The Ward 8 candidates faced similar pressure to answer questions about lead water, public safety, jobs, schools, and economic development.
Throughout that portion, Holmes and Trayon White reiterated talking points about their community experience and knowledge of the political process. The former suggested bringing schools together to share best practices and providing long-term tax relief to residents most likely to be affected by gentrification. In his responses, White recounted bringing attention to lead water in D.C. schools early on and drew a connection between the public health debacle and the school-to-prison pipeline.
In a performance comparable to that of Walter Mondale during the 1984 presidential election, Goode often challenged residents to take their communities into their hands, positioning herself as a conduit between them and D.C. Council, rather than a “savior.”
“We need to start educating and changing ourselves,” Goode told the audience in an effort to dispel the notion that Ward 8 doesn’t have community institutions that can address violence, employment, and other issues. “This thing has mostly been a popularity contest and money campaign. It’s important for us not to lose interest. I want people to read and get that knowledge. We need to change our mindset, support ourselves, and strengthen our own communities.”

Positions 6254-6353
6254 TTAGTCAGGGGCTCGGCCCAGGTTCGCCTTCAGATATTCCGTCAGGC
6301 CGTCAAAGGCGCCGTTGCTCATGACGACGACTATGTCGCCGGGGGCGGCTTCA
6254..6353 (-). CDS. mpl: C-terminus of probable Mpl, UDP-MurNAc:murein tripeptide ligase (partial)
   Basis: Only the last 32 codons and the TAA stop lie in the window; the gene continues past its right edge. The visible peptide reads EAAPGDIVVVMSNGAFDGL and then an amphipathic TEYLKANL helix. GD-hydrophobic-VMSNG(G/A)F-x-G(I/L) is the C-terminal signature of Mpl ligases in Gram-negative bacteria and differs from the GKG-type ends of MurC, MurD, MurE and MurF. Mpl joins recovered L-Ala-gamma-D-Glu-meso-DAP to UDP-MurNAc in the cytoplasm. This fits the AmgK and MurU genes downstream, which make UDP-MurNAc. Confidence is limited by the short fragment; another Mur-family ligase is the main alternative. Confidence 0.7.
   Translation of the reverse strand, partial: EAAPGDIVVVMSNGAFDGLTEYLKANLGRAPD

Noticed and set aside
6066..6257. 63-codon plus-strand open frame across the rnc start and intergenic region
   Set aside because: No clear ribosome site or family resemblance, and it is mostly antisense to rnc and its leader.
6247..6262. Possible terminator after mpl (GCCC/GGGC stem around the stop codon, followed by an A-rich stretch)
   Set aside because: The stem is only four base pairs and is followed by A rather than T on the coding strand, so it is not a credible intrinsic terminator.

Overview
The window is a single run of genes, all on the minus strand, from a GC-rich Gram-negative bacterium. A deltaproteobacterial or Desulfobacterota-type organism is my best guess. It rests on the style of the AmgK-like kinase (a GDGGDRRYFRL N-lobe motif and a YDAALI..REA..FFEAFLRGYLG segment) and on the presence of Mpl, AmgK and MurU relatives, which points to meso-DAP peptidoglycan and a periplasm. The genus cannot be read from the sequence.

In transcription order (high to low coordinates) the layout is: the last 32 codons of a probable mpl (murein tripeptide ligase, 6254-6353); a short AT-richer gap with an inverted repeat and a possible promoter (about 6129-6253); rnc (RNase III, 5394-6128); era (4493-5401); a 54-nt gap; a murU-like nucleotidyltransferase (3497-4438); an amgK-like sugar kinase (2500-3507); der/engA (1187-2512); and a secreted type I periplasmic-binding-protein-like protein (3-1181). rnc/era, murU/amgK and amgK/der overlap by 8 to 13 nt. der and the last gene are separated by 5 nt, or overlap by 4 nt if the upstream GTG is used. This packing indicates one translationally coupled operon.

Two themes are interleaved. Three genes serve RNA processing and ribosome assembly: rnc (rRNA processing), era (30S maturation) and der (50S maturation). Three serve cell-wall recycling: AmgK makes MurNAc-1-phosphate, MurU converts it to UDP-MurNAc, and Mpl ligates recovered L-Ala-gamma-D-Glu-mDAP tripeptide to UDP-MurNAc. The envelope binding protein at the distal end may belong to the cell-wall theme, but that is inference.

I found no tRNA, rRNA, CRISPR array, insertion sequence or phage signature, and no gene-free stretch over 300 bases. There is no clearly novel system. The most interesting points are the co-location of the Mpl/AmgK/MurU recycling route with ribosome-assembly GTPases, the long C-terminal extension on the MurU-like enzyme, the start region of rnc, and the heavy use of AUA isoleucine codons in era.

To Freeman’s chagrin, not all contestants for the June 14th Democratic primaries showed up.
Ward 7 Council member Yvette Alexander and her challenger, former D.C. Mayor Vincent C. Gray declined to attend; their absences automatically cancelled that segment. Others missing that night included D.C. Council members Vincent Orange (D- At-Large) and LaRuby May (D- Ward 8). May and Gray sent letters expressing their commitment to equal development and stopping resident displacement.
Sirraya Grant, Ward 7 resident and Gray supporter, seemed unmoved by the Ward 7 candidates’ absence. She told AllEyesOnDC that the time for debating has passed.
“I can see why they didn’t show up. At this point, forums should be over,” Grant said. “It’s about getting early voting and getting the candidates out there. Candidates should be able to galvanize their voters. We need new leadership. Yvette Alexander hasn’t really addressed a lot and you don’t really see her engaging residents and getting stuff done until campaigning time. It shouldn’t take an election to get the streets fixed,” she added.
A lifelong Ward 8 resident who went by the pseudonym Malcolm X had different thoughts, saying he cherished any opportunity for those hoping to be elected officials to address the people.
“I’m very happy that we’re having conversation about economic development. It’s appropriate for Ward 8,” Malcolm, a baby boomer, told AllEyesOnDC. “If the agenda is political, let the candidates have their say and show that they’re doing their best. Too often, we’re quick to criticize, but we don’t take the time to listen. It’s great that the floor was open for residents to ask questions.”